Employers are increasingly using artificial intelligence (AI) to screen job candidates and make hiring decisions. More than 80% of all employers—and 99% of Fortune 500 companies—use some form of automated tool in their hiring process, according to the Equal Employment Opportunity Commission (EEOC).
This approach has its advantages: AI can streamline hiring, sifting through thousands of resumes or evaluating hundreds of video interviews in a fraction of the time it would take for hiring personnel to do the same tasks.
And some argue that using AI in hiring can eliminate bias by using a blind evaluation system that focuses on job skills while filtering out identity markers such as name, age, and gender that can lead to discrimination. It is illegal for employers to discriminate against job applicants or employees on the basis of race, color, religion, sex (including pregnancy, sexual orientation, or gender identity), national origin, age, disability, or genetic information.
But AI is no less prone to unconscious bias than its human developers—and it might even be more likely than hiring personnel to introduce discrimination into the hiring process. As a result, job candidates from underrepresented groups might face additional barriers to hiring. AI can also expose both the companies that create hiring software and the employers who use it to liability for violating laws against discrimination.
Let's take a closer look at how AI is used in the hiring process, how it can introduce or perpetuate discrimination in hiring, and the current laws and other guidance governing AI discrimination in hiring.
Employers may rely on AI tools to assist them at every stage of the hiring process, from advertising job openings to making job offers. Examples of these AI tools include:
Because AI algorithms are trained using historical data, they can perpetuate any biases harbored in that data. For example, Amazon discontinued its automated candidate screening program in 2018 because the system—trained on 10 years of resumes submitted mostly by men—had learned to filter out female candidates.
In addition, AI algorithms may introduce bias by considering variables that seem harmless on their face, but which the system may learn to use as proxies for protected characteristics such as race or gender. For example, AI systems may screen applicants based on their zip codes, which could lead to discrimination based on race.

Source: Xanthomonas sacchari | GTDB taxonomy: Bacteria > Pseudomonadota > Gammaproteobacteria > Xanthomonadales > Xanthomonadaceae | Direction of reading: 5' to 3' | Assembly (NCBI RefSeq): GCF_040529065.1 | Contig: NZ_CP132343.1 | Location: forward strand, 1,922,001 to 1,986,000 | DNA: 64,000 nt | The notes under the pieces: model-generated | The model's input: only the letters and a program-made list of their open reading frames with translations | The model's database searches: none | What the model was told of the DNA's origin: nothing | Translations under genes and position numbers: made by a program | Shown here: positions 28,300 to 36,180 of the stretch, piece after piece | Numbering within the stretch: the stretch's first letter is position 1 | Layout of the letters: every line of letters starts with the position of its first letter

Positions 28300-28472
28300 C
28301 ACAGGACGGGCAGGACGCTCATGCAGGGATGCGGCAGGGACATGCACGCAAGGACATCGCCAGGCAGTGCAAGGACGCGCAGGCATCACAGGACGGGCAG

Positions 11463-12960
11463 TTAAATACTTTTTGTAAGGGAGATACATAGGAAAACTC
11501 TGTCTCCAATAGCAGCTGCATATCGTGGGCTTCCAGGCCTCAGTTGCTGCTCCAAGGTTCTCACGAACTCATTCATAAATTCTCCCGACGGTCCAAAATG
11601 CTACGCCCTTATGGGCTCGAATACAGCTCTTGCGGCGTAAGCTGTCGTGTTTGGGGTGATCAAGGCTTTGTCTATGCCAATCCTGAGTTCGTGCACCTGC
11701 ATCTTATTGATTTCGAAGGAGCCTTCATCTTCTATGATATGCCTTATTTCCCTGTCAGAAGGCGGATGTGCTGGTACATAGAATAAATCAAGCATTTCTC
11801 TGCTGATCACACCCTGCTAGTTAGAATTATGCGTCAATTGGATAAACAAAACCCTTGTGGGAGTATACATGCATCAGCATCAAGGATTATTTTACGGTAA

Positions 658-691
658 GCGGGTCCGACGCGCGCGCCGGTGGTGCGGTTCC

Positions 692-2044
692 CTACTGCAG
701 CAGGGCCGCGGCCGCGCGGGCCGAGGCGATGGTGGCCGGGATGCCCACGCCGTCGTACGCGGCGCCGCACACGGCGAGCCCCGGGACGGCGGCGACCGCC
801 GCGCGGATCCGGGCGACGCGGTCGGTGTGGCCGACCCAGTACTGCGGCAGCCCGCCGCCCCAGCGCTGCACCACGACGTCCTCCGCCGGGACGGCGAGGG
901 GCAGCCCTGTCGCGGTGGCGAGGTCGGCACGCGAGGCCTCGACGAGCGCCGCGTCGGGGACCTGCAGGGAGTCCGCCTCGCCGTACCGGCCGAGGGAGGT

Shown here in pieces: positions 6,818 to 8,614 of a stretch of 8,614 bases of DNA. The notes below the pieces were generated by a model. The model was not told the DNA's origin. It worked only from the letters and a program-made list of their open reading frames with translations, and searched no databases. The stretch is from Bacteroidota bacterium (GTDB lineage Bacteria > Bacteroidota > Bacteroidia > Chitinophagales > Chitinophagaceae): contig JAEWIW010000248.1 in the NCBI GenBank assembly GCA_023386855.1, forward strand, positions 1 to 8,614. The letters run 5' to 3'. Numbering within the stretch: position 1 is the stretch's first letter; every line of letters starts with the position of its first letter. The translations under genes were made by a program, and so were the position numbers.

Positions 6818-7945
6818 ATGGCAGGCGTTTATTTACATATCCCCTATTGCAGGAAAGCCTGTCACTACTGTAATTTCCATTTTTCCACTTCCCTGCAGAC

Other examples of bias in AI hiring systems include the following:
The problem of AI discrimination is compounded by the fact that most vendors of AI hiring systems don't disclose how their algorithms work. It can be difficult to prevent or even identify AI discrimination when the inner workings of the systems are invisible to both job candidates and employers. Employers may rely on AI systems without questioning how they work or monitoring patterns in their hiring decisions.
Experts and government agencies have warned that AI discrimination could become entrenched unless developers and employers take measures such as testing, oversight, and auditing to ensure equity in the design and use of AI hiring systems.
There are currently no federal or state laws addressing AI discrimination in recruitment and hiring, although various states are considering laws that address the issue.
As of 2023, New York City is the only municipality that has passed a law governing AI bias in hiring. The law makes it illegal for employers to use an automated employment decision tool unless they first conduct a "bias audit" of the AI tool and make the results of the audit public. The law also requires employers to notify employees and job candidates if they're using AI tools.
The federal government has also sounded an alarm regarding potential discrimination in the use of AI tools for recruitment and hiring. In 2022, the U.S. Justice Department and the Equal Employment Opportunity Commission (EEOC) jointly warned employers about using AI tools that could compound the discrimination already faced by job seekers with disabilities.
The White House has also issued a Blueprint for an AI Bill of Rights, which notes the potential harm that can be caused by biased or discriminatory AI algorithms and warns of AI's potential to violate existing laws against employment discrimination.
The Blueprint advises AI designers, developers, and deployers to carefully test AI software before and after implementation to ensure that it doesn't discriminate based on race, gender, disability, or any other protected characteristic. The Blueprint also recommends ongoing audits and human oversight of AI systems.
Despite the absence of laws specifically addressing AI discrimination, the federal government has made clear that employers using AI tools are obligated to comply with existing laws governing employment discrimination.
Reliance on AI hiring software is not a defense to a discrimination lawsuit: Employers are responsible for ensuring that the hiring tools they use aren't adversely impacting a protected group of job applicants.
Both AI and the laws regulating it are evolving rapidly in all areas, including in job recruitment and hiring. An experienced employment lawyer can help you determine how new and existing laws apply to your unique situation.
Contact an employment lawyer if you believe you've experienced AI discrimination in the hiring process, or if you're an employer who wants to reduce your risk of violating anti-discrimination laws in your use of AI hiring tools.